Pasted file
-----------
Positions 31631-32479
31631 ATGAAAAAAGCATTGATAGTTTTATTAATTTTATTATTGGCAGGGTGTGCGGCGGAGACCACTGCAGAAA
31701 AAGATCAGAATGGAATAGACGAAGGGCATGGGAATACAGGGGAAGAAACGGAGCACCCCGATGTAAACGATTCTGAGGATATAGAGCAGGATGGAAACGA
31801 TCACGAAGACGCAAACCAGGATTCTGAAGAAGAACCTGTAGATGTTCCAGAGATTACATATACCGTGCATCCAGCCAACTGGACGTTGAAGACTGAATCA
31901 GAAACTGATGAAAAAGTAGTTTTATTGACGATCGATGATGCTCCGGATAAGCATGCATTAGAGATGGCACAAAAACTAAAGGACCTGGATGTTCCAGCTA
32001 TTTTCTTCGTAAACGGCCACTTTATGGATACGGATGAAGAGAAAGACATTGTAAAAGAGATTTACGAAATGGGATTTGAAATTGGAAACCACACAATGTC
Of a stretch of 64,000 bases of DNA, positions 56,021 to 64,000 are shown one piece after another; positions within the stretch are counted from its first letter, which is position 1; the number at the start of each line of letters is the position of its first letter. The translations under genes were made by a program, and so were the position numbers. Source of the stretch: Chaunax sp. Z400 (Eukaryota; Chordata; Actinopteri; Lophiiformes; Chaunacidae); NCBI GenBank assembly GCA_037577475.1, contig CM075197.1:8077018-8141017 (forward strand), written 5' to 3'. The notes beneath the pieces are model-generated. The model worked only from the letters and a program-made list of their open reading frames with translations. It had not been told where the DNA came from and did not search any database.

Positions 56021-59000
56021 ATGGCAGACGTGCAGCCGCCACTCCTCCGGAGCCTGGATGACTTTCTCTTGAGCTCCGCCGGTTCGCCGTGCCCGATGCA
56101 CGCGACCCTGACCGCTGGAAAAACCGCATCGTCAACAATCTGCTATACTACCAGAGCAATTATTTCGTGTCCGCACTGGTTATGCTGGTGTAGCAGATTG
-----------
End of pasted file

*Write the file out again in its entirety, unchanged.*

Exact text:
Positions 31631-32479
31631 ATGAAAAAAGCATTGATAGTTTTATTAATTTTATTATTGGCAGGGTGTGCGGCGGAGACCACTGCAGAAA
31701 AAGATCAGAATGGAATAGACGAAGGGCATGGGAATACAGGGGAAGAAACGGAGCACCCCGATGTAAACGATTCTGAGGATATAGAGCAGGATGGAAACGA
31801 TCACGAAGACGCAAACCAGGATTCTGAAGAAGAACCTGTAGATGTTCCAGAGATTACATATACCGTGCATCCAGCCAACTGGACGTTGAAGACTGAATCA
31901 GAAACTGATGAAAAAGTAGTTTTATTGACGATCGATGATGCTCCGGATAAGCATGCATTAGAGATGGCACAAAAACTAAAGGACCTGGATGTTCCAGCTA
32001 TTTTCTTCGTAAACGGCCACTTTATGGATACGGATGAAGAGAAAGACATTGTAAAAGAGATTTACGAAATGGGATTTGAAATTGGAAACCACACAATGTC
Of a stretch of 64,000 bases of DNA, positions 56,021 to 64,000 are shown one piece after another; positions within the stretch are counted from its first letter, which is position 1; the number at the start of each line of letters is the position of its first letter. The translations under genes were made by a program, and so were the position numbers. Source of the stretch: Chaunax sp. Z400 (Eukaryota; Chordata; Actinopteri; Lophiiformes; Chaunacidae); NCBI GenBank assembly GCA_037577475.1, contig CM075197.1:8077018-8141017 (forward strand), written 5' to 3'. The notes beneath the pieces are model-generated. The model worked only from the letters and a program-made list of their open reading frames with translations. It had not been told where the DNA came from and did not search any database.

Positions 56021-59000
56021 ATGGCAGACGTGCAGCCGCCACTCCTCCGGAGCCTGGATGACTTTCTCTTGAGCTCCGCCGGTTCGCCGTGCCCGATGCA
56101 CGCGACCCTGACCGCTGGAAAAACCGCATCGTCAACAATCTGCTATACTACCAGAGCAATTATTTCGTGTCCGCACTGGTTATGCTGGTGTAGCAGATTG